Young noses better at blocking COVID-19 variants: researchers
Published: Aug 03, 2022 09:36 PM
Australian researchers believe that they may have found a reason why children generally did much better than adults throughout the early stages of the COVID-19 pandemic, and it is all to do with their young noses.

A study published in the journal PLOS Biology suggests the lining of nostrils, known as the nasal epithelium, in children has protective qualities which somehow ward off many of the "ancestral" strains of the virus, including Delta but not Omicron, which is now the most prevalent form of the disease.

Microbiologist Dr Kirsty Short from the University of Queensland told the Xinhua News Agency on Wednesday that the findings were made by comparing nasal epithelium cell samples from 23 healthy children aged from 2 to 11 along with 15 healthy adults aged from 19 to 66.

"The data strongly suggest that the nasal epithelium of children is distinct and that it may ­afford children some level of protection from ancestral SARS-CoV-2," Short said.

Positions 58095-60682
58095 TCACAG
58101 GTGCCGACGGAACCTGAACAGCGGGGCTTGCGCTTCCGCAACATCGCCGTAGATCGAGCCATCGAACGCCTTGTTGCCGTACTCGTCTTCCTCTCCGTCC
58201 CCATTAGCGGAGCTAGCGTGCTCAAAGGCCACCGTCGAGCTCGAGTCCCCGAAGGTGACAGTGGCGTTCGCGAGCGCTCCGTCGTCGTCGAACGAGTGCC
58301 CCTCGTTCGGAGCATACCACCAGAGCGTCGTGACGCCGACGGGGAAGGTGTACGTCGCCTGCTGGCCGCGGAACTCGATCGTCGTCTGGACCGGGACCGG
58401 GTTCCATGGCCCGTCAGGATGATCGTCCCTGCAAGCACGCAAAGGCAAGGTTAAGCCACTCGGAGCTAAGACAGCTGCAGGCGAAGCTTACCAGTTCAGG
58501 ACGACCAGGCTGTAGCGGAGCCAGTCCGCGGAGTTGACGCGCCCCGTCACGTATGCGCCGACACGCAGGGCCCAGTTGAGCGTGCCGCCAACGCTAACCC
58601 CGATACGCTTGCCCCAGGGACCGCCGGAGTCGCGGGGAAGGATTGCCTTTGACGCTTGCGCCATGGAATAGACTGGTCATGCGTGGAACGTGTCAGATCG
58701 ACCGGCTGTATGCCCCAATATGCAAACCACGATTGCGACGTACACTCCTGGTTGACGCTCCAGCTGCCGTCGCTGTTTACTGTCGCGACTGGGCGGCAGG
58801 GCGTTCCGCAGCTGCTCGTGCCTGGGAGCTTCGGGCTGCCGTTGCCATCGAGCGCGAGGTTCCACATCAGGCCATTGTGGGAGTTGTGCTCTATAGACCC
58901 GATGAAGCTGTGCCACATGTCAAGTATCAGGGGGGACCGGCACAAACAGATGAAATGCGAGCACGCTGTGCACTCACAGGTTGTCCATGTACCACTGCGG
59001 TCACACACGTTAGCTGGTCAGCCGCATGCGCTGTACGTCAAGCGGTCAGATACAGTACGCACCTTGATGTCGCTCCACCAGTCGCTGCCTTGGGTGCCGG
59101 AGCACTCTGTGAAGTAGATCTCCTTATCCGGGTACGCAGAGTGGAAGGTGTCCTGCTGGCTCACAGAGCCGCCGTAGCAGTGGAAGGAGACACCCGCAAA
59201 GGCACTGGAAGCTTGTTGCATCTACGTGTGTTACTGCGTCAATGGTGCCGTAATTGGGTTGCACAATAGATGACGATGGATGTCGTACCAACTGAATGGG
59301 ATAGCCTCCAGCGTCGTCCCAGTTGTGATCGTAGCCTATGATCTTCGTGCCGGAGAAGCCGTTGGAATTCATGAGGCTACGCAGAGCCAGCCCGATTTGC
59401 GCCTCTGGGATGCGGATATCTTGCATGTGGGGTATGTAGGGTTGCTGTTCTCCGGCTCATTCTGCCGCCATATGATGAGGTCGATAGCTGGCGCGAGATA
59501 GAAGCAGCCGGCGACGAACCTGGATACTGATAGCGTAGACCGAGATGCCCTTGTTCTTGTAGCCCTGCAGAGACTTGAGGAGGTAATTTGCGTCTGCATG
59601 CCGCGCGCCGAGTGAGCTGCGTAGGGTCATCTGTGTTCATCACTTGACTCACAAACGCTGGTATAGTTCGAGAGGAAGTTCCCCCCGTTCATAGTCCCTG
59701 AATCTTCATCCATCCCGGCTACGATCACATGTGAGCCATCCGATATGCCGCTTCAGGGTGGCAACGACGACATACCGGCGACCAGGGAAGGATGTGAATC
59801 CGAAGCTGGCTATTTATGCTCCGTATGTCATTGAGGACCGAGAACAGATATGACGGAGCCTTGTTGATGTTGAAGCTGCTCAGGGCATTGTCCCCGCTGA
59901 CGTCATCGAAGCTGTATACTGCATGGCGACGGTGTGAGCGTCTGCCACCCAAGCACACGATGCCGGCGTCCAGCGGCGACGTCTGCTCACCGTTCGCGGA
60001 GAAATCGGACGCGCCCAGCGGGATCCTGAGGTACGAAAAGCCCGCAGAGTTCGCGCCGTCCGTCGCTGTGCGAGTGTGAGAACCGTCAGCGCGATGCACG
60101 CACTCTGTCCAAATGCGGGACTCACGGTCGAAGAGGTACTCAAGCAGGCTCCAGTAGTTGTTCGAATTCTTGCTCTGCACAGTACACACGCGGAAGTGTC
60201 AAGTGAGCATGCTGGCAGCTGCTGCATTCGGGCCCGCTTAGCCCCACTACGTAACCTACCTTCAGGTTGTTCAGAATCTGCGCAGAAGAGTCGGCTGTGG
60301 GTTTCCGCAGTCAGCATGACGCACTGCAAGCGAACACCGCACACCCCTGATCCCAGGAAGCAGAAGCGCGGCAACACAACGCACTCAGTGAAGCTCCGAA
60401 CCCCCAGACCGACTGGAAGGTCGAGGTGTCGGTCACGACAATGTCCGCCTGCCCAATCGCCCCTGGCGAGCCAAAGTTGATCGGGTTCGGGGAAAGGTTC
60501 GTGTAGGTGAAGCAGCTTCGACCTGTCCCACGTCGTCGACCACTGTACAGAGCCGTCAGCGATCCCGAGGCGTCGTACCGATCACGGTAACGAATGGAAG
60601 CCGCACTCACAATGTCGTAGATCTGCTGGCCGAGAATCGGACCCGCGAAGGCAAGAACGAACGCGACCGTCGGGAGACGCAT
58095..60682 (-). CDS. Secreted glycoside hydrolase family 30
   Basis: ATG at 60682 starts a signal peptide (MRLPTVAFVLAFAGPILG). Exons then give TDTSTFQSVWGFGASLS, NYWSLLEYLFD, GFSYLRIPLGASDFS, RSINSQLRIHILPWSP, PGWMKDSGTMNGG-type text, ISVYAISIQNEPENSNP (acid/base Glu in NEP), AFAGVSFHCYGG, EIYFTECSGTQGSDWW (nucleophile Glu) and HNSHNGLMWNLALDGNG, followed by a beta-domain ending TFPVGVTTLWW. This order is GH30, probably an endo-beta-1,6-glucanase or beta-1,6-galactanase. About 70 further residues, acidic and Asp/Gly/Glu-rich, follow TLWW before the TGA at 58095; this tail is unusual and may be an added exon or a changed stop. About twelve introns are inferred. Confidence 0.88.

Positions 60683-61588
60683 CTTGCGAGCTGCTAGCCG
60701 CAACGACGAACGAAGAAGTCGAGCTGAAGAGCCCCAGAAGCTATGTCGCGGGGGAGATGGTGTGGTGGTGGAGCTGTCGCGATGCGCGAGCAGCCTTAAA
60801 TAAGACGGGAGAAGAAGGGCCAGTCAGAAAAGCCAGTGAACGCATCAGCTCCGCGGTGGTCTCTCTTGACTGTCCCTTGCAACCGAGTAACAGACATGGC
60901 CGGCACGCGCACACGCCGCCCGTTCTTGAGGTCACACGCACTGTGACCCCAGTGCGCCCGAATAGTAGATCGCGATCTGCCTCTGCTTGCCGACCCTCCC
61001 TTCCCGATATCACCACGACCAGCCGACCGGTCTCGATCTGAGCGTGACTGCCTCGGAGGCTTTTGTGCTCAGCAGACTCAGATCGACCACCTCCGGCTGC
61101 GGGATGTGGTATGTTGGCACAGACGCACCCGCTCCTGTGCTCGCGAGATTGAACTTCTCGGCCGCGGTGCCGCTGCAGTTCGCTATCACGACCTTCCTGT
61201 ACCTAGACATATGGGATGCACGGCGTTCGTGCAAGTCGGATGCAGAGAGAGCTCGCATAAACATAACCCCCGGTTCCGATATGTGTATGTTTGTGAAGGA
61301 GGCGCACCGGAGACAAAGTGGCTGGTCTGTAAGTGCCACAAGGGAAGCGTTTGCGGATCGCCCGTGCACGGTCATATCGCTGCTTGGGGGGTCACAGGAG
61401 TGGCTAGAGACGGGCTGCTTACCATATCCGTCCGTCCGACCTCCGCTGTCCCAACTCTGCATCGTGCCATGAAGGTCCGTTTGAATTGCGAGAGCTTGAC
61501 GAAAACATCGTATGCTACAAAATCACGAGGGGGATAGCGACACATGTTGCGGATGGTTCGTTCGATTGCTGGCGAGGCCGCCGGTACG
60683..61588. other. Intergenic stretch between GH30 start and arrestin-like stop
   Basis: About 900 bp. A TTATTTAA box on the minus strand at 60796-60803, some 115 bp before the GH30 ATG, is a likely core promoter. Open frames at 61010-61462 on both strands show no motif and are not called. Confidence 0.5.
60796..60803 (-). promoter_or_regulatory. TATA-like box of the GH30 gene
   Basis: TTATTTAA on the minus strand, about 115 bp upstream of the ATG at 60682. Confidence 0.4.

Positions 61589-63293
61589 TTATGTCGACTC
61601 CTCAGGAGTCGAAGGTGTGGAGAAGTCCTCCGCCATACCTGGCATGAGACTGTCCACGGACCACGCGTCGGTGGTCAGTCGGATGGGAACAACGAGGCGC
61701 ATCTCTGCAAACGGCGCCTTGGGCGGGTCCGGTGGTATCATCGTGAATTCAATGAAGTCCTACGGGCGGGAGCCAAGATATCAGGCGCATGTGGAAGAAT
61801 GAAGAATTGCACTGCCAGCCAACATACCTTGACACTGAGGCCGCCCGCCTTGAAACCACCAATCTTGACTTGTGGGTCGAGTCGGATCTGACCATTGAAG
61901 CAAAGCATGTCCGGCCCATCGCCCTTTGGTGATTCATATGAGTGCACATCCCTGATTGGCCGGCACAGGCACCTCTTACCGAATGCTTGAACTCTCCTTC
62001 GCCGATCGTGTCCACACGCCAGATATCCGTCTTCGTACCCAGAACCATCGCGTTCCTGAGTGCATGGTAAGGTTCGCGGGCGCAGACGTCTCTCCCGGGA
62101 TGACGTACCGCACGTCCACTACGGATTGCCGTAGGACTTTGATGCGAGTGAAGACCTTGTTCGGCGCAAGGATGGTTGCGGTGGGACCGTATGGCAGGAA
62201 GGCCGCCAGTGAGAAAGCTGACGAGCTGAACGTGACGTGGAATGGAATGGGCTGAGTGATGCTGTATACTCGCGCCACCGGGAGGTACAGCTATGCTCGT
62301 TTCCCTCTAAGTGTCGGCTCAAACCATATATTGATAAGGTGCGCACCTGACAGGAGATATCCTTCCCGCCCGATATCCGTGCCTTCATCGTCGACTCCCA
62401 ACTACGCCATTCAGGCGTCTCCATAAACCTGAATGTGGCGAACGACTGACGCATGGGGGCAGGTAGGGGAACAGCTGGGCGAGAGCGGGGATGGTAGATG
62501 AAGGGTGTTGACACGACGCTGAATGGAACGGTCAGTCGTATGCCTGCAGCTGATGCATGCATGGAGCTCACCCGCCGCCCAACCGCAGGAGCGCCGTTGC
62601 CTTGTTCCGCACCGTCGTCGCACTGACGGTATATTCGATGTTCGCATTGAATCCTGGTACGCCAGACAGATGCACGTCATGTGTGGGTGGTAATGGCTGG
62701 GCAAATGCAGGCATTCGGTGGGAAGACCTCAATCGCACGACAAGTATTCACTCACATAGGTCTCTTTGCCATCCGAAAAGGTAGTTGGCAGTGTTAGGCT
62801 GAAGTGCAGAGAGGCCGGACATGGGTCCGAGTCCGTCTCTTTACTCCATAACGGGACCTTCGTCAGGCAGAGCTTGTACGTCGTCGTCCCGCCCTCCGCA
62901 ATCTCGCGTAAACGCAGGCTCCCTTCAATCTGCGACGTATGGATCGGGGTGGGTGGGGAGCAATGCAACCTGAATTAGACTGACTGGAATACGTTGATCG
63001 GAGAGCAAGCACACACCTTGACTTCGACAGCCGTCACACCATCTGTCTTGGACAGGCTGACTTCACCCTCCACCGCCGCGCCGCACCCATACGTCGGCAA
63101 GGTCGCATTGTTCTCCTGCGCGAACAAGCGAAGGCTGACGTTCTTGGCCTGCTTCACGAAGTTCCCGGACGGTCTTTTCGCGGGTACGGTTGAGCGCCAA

Although there was a clear difference between the younger and older nasal epithelium cells, Short can still only speculate as to why that may be.

"It is possible that increased antigenic exposure in childhood 'trains' nasal epithelium in children to mount a stronger pro-inflammatory response to any antigenic challenge," she said.

To have a better chance of unlocking the mysteries of the nasal epithelium cells would ideally require a larger sampling of cells, Short said, adding that her team was keen to do such a study, "especially in light of the emergence of the new BA.4 and BA.5 Omicron variants."

"We have provided the first experimental evidence that the paediatric nasal epithelium may play an important role in reducing the susceptibility of children to SARS-CoV-2," she said.